Water-based coal sample cleaning technology could eliminate economic risk of coal exploration

Roben Jig shakes up chemical-based coal cleaning

by Jillian Clark
The photo shows the Roben Jig, with a cylinder that

The cylinder "jigs" coal samples and water to separate the samples based on density. — Photo courtesy Melanie Mackay

Even though coal is one of British Columbia’s largest exports, its exploration testing methodology is outdated, economically unreliable and harmful to those who handle the materials. Currently, a chemical-based process is used to clean metallurgical coal when determining its potential for coke. A new water-based method using a Roben Jig to clean metallurgical coal could replace the current process to provide a more accurate assessment of a coal project’s economic feasibility.

The Canadian Carbonization Research Association (CCRA) and Geoscience BC will begin a joint research effort of the Roben Jig. The goal is to find a reliable testing method and one that eliminates the use of harmful chemicals. The new methodology is positive for companies from both an economic standpoint and a health and safety perspective.

Melanie Mackay, president of the Western Canadian Coal Society and a technical member of the CCRA, said that this new technology will allow geologists to more accurately determine the coal’s quality and coking potential in exploration. The more accurate information gathered during exploration will help exploration teams appropriately evaluate their property.

The current method is flawed

The current process used to remove impurities from the exploration coal samples across Canada uses solvent-based, harmful liquids. One of these liquids is perchloroethylene (PCE), which was used in dry cleaning until the government banned its use. Because of this, another goal of this study is to find a replacement for PCE before the government bans its use in mining as well. Clearly, it is a harmful material. “I hope we can get rid of that use altogether,” Mackay said.

Another photo of the Roben Jig

This new coal-testing method is more accurate, thus decreasing economic risk in the exploration phase of a coal mine. — Photo courtesy Melanie Mackay

The CCRA has been looking at the effects of organic liquids on coking properties of coal for a few years. “The organic liquids that the industry uses right now—in some coals—they make the coal’s quality and characteristics look worse than they really are,” Mackay said. In other cases, they make it look better. The inconsistencies create economic risk in the industry. “We identified that as a risk we need to eliminate,” she said.

From a health and safety standpoint, the elimination of the regular use of harmful chemicals has been a long time coming. “Our long-term goal is to eliminate the use of those organic liquids,” said Mackay. “They are nasty and bad for your health.”

The newer method has several improvements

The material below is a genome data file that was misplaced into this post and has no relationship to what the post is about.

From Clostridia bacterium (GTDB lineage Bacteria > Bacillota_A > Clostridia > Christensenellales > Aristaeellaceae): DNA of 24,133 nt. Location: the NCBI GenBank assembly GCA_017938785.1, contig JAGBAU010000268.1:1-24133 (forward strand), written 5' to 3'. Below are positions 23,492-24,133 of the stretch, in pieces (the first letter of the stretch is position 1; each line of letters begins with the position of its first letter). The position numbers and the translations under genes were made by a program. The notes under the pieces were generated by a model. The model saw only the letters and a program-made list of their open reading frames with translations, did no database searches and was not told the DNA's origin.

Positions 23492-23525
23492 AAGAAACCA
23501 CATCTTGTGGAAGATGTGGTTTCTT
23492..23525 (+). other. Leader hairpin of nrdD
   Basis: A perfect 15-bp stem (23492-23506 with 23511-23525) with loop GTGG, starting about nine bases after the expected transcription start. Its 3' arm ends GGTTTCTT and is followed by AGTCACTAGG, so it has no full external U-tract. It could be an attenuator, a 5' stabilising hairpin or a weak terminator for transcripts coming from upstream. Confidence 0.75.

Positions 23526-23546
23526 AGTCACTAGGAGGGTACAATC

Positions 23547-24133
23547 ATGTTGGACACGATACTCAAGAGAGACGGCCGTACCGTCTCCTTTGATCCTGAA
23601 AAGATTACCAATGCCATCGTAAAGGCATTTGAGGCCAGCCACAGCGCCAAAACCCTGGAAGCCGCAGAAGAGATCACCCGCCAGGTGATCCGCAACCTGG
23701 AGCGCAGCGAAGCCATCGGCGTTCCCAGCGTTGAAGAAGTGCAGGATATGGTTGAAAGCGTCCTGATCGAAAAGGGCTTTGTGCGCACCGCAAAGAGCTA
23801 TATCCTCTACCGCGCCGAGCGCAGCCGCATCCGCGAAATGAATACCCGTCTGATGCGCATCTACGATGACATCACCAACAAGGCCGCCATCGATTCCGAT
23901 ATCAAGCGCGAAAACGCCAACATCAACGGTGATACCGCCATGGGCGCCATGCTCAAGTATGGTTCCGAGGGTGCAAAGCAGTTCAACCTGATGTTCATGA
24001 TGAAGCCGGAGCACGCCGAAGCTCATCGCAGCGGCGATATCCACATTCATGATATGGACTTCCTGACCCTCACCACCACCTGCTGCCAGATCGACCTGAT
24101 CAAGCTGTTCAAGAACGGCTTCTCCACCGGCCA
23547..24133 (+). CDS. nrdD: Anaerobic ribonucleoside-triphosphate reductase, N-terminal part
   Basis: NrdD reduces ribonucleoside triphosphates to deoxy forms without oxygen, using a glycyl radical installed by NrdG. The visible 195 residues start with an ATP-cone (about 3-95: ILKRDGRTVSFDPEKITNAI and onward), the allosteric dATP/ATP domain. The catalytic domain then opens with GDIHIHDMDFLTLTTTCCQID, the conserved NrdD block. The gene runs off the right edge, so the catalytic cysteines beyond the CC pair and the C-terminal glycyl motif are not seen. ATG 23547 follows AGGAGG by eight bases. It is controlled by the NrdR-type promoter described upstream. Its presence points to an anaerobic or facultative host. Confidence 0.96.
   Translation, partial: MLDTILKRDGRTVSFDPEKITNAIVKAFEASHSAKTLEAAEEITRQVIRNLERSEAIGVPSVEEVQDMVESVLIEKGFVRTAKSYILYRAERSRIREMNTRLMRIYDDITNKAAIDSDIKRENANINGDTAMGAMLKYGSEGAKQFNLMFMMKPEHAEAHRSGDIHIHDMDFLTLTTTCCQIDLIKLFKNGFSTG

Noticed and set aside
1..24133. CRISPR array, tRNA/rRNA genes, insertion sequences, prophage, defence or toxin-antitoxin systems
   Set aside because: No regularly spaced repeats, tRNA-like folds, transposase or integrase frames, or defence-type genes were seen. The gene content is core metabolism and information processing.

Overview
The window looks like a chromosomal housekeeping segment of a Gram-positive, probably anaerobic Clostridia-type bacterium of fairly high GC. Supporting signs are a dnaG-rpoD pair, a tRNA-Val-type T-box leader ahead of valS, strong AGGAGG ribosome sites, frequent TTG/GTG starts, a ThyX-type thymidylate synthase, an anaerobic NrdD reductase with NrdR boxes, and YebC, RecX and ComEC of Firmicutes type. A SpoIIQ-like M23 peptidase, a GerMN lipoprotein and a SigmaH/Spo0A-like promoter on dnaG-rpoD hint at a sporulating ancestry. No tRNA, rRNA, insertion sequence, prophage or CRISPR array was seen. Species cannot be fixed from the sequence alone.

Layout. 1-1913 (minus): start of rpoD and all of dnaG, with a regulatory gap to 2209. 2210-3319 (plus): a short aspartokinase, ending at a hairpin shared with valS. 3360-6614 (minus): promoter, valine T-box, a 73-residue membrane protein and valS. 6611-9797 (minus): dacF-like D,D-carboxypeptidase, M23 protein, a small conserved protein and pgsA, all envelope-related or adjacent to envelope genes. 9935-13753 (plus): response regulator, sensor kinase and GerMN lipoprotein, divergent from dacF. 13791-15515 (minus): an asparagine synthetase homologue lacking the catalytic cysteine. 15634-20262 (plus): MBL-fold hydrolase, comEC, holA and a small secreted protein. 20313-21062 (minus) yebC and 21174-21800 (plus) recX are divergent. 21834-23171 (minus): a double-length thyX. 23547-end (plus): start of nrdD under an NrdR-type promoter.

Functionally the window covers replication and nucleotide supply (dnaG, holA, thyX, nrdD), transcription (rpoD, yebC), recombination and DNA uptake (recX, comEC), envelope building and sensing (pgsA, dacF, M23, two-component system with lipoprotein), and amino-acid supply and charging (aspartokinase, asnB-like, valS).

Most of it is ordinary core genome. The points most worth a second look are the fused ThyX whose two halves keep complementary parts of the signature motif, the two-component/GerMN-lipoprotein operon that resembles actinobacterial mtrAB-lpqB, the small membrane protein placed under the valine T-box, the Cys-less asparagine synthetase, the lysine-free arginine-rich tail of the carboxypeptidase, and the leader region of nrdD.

The current research project will “assess the effectiveness of an innovative water-based cleaning process for washing exploration samples of British Columbia metallurgical coal used in the steel-production process to determine coal and coke quality,” Mackay said. The results of the tests are key considerations in evaluating the economic feasibility of coal deposits.

The Roben Jig was created by Lindsay Bone. Coal is loaded into the cylinder with water. Coal particles are sorted with the heaviest particles landing at the bottom of the cylinder by a controlled “jigging” motion.

The Roben Jig cleans sample coal without the use of harmful chemicals. Here, several workers look at a coal sample in the Roben Jig.

The Roben Jig cleans sample coal without the use of harmful chemicals. The research goal is to test its accuracy compared to traditional chemical methods. — Photo courtesy Melanie Mackay

The CCRA was looking for a device to test small coal samples as a means to evaluate a deposit’s economic feasibility. “We’re looking at it to be sitting in a lab. It’s for small mass exploration samples,” said Mackay. Exploration-sized coal samples are five to 30 kilograms. The quality of the sorted and cleaned coal is tested for variables including maximum fluidity and coke strength after reaction.

If the Roben Jig consistently evaluates coal at a more accurate level than do the current methods, the next steps would include testing a larger variety of coal to understand the Roben Jig’s potential applications in Canadian coal mining. “After this phase, it will be basically honing down the methodology,” Mackay said.

Despite the lack of attention the exploration and testing process of coal deposit samples has seen until this point, the Roben Jig research project has received a welcome response. “It’s taken years for people in the coal industry in Canada to catch on that the organics affect the coal quality,” said Mackay. “Now that everyone is up to speed, they recognize that we need to get something working.”

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